So you think you are security conscious? But is your password strong enough?
A lot of people are concerned about security, I’d go far as to say that some people are verging on paranoid in terms of their personal safety. They check they’ve locked doors, checked their keys and sometimes even go back to check again. But how secure are you with your online life?
I am very secure thank you very much
But are you?
Whenever we work with a client, we make sure that the security on their site is up to scratch. We use a plug-in (or three) which can help prevent attacks, but also add things like Captcha to contact forms and extra security at sign on to help keep you safe.
But, what happens if your password lets you down?
Yeh, but my password is safe… I think?
I hold my hand up here, I didn’t always practice what I am preaching here. I used the same password all over the place. That’s the first rule broken for a start!
ALWAYS make sure that you use a unique password. No matter how insignificant you think the site is.
Once one password is cracked, then there is a good chance that this can be used to get into other sites if you’re using the same one (or variations of it) all over the web.
But it’s so hard to remember!
Yes, it is, but you don’t have too; and no, I don’t mean writing it down! That is rule number two broken!
NEVER write it down or store it in a file in plain text! No, no, and no!
There are lots of different password vaults which you can use now, so there are no excuses. We tend to use LastPass, there are other ones such as Dashlane, Keeper etc.
(There is a comparison chart here if you fancy geeking out on it https://uk.pcmag.com/password-managers-products/4296/guide/the-best-password-managers-of-2018)
These basically mean that you can store everything you need, but only then have to remember the vault password.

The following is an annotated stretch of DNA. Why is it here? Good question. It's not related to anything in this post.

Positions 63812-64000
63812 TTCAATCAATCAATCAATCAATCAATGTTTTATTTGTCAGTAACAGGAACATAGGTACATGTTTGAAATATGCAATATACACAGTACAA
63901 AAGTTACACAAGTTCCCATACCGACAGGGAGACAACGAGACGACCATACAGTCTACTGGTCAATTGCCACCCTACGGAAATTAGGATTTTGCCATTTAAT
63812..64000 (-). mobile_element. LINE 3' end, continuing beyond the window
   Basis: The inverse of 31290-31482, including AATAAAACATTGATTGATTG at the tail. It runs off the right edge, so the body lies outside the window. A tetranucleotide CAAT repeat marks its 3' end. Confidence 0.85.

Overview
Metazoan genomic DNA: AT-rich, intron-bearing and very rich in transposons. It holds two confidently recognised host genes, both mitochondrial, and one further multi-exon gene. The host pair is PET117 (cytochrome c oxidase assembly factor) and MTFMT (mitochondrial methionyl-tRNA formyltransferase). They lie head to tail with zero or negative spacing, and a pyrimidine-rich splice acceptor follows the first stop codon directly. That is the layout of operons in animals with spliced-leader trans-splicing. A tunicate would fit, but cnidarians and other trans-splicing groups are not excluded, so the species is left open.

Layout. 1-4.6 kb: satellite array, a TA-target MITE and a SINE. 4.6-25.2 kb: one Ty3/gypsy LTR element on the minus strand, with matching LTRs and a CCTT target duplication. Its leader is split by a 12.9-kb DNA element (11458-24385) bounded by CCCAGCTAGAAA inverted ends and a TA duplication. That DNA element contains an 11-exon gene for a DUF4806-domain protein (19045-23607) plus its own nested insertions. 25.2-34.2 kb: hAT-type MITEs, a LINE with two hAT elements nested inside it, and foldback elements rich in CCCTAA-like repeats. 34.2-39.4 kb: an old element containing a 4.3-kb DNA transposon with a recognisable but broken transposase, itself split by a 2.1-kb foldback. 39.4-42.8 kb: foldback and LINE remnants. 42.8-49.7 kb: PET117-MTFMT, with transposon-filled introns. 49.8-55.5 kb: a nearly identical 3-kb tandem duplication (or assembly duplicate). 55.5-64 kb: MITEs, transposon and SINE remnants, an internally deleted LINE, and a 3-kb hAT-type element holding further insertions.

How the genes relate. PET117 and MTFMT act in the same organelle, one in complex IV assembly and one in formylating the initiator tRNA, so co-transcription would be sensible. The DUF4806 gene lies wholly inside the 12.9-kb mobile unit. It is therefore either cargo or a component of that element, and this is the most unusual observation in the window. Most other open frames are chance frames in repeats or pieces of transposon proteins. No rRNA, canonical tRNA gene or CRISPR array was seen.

I am a convert to this!
But my password has special characters in it
That alone may not save you from your password being cracked.
Have a look at the images below. This is basically different iterations of password as a password.
You can see how adding complexity such as uppercase characters, numbers and special characters will help, but really you need the mother of all passwords to keep you totally safe…
I am still not convinced
OK, let’s look at how passwords are cracked. There are several methods, and perhaps the most simplistic of all is guessing!
How many of us put our life online? We have our date of birth, spouse’s name, pets, favourite food, favourite band and possibly first pet all there to see on social media. This is all prime password material, how many of you would use one of these? If someone knows you and wants to crack your password; this is where they’ll start.
The next way is a dictionary attack, so basically the cracking code will go through words which appear in a dictionary. So having ‘real’ words as your password is not safe either. Oh, and if you add special characters at the end, nope, that isn’t always safe either. It will stall it for a bit, but it can still be cracked by a more sophisticated program.
Yes this takes much longer, but remember that computing power is advancing at a rapid rate, what would have taken years to crack 30 years ago, could most likely be cracked in 5 mins now!
The final way is automated, bots (as we like to call them) go and work through all the iterations of a characters which can be put in a password. This is really a lot of effort and usually a last resort (or the work of someone who is desperate) and it will take a fair amount of time to crack as we have seen in the screen shots above, the more complex the character use is.
OK, I give in, what do I need to do?
If you really want to make sure you are crack proof, then have a randomly generated password, the longer the better.
Again there are sites on the web that can help you with this (see below), or you can make up your own.
The image to the right shows that if you have a 20 character password which has randomly been generated, then it’s going to take a long old time to crack.